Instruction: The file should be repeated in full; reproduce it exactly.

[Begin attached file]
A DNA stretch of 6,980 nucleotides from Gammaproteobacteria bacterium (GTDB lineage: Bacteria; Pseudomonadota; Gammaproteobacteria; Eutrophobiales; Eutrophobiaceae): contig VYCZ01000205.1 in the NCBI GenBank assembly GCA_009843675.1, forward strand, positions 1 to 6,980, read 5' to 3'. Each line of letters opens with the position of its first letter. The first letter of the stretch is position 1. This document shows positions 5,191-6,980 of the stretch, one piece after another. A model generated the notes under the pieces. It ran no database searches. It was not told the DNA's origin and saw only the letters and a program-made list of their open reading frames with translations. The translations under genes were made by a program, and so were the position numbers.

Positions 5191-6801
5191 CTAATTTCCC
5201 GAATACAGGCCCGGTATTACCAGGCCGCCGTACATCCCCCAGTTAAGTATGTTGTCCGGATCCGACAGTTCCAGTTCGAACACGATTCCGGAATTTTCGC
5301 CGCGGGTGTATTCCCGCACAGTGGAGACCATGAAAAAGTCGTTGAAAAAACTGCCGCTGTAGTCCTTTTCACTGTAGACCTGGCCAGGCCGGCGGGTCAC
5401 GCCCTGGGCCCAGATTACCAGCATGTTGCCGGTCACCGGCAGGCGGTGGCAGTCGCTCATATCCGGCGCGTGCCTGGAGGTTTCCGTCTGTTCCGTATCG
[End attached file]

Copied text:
A DNA stretch of 6,980 nucleotides from Gammaproteobacteria bacterium (GTDB lineage: Bacteria; Pseudomonadota; Gammaproteobacteria; Eutrophobiales; Eutrophobiaceae): contig VYCZ01000205.1 in the NCBI GenBank assembly GCA_009843675.1, forward strand, positions 1 to 6,980, read 5' to 3'. Each line of letters opens with the position of its first letter. The first letter of the stretch is position 1. This document shows positions 5,191-6,980 of the stretch, one piece after another. A model generated the notes under the pieces. It ran no database searches. It was not told the DNA's origin and saw only the letters and a program-made list of their open reading frames with translations. The translations under genes were made by a program, and so were the position numbers.

Positions 5191-6801
5191 CTAATTTCCC
5201 GAATACAGGCCCGGTATTACCAGGCCGCCGTACATCCCCCAGTTAAGTATGTTGTCCGGATCCGACAGTTCCAGTTCGAACACGATTCCGGAATTTTCGC
5301 CGCGGGTGTATTCCCGCACAGTGGAGACCATGAAAAAGTCGTTGAAAAAACTGCCGCTGTAGTCCTTTTCACTGTAGACCTGGCCAGGCCGGCGGGTCAC
5401 GCCCTGGGCCCAGATTACCAGCATGTTGCCGGTCACCGGCAGGCGGTGGCAGTCGCTCATATCCGGCGCGTGCCTGGAGGTTTCCGTCTGTTCCGTATCG